Every now and then the university has open days for prospective students. So to represent the Biocomputing option that students can follow in their third year of studying computer science I set up a few Spikerbox demonstrations. The two days turned out to be quite a lot of fun.
We showed visitors how they can listen and see the neural spikes that innervate muscles to move. We used those spikes to control a stepper motor and then, as the highlight, we used one student to control another student using Backyard Brains’ human-human interface.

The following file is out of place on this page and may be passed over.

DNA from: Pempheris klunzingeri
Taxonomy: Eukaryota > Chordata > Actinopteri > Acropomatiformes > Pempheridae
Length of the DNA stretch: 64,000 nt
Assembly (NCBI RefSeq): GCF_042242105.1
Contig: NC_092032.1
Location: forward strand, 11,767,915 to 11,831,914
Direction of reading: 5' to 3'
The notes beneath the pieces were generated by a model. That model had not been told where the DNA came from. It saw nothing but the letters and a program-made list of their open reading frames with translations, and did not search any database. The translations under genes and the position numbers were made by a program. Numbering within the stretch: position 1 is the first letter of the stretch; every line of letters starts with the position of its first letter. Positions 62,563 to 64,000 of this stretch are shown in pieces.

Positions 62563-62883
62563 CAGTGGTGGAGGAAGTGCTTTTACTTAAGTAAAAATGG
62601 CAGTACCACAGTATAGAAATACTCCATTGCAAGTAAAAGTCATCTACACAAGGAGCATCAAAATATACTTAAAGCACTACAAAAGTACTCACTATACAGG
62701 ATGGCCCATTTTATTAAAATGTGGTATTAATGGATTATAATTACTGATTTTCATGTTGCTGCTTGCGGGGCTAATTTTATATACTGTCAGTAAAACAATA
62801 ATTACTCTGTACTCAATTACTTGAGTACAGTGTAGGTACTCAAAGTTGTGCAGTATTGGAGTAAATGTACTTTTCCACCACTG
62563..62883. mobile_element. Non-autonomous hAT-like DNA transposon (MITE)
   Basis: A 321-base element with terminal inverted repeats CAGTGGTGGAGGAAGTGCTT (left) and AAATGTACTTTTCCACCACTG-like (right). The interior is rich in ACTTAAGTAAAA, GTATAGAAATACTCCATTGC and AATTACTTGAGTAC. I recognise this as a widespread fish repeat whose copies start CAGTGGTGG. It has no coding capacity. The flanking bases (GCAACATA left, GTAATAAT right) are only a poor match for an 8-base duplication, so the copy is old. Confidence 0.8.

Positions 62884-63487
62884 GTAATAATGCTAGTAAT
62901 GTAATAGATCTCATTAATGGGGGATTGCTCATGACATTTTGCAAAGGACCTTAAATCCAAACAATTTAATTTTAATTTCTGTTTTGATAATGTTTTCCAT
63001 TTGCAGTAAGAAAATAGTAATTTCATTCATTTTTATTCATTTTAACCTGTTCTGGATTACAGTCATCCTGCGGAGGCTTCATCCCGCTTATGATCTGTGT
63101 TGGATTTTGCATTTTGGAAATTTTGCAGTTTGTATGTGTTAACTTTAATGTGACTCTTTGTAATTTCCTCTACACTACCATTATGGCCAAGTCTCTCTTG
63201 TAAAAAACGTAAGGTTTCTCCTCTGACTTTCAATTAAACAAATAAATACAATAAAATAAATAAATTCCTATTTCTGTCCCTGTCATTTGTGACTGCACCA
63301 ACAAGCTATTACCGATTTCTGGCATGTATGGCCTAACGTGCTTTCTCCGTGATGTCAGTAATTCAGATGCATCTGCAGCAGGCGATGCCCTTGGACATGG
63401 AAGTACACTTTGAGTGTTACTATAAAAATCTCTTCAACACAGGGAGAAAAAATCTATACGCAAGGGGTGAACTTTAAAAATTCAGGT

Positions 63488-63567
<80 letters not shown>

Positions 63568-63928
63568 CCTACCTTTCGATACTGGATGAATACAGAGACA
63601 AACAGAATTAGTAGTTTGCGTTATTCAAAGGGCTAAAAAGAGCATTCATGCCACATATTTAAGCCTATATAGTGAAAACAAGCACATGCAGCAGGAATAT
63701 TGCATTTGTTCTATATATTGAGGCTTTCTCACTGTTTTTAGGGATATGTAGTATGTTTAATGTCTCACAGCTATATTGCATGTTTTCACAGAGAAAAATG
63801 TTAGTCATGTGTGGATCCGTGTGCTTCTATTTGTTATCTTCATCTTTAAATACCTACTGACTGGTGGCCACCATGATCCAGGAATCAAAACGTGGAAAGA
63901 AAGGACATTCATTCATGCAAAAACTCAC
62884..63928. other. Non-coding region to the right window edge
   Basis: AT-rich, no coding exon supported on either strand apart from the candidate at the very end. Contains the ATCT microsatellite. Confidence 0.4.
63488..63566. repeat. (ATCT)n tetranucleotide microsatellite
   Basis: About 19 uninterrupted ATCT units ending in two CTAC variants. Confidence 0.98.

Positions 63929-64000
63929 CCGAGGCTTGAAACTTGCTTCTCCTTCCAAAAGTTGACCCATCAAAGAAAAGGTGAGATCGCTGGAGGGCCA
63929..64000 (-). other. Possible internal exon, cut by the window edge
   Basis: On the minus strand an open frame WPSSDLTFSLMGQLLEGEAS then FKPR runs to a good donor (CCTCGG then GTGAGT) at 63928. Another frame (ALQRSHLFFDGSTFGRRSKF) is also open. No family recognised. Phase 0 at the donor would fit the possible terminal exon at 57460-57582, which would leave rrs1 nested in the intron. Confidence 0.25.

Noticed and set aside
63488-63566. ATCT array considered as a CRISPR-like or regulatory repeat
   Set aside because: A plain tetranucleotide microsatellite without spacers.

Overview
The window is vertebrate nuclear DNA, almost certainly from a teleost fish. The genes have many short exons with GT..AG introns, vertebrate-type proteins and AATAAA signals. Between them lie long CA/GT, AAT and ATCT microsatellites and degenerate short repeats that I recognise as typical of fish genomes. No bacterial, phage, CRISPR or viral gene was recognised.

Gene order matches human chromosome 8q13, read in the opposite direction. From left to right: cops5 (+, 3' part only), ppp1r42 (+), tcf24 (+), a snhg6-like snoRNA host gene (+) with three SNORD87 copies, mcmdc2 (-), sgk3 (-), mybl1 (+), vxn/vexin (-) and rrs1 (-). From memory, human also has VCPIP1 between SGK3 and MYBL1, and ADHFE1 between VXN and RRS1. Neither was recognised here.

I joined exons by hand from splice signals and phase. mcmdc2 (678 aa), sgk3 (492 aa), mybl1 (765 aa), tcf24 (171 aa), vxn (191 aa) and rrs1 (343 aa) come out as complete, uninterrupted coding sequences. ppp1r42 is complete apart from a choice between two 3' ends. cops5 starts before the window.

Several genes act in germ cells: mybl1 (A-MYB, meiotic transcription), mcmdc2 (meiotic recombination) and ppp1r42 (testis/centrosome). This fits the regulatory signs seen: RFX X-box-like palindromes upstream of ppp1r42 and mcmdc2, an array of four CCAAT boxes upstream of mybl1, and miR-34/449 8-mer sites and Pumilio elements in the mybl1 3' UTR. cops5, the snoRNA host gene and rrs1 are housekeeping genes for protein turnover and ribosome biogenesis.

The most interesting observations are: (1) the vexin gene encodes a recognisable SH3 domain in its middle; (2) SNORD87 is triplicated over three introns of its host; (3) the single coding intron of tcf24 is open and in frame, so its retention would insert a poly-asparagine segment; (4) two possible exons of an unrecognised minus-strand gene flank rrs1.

It was quite difficult to get volunteers to try all these experiments on themselves but we did get a couple of brave souls who, once they tried the human-human interface, realised we weren’t about to electrocute them! Having an arm that moves on someone else’s demand is actually quite funny – and that is to both the subject and the bystanders!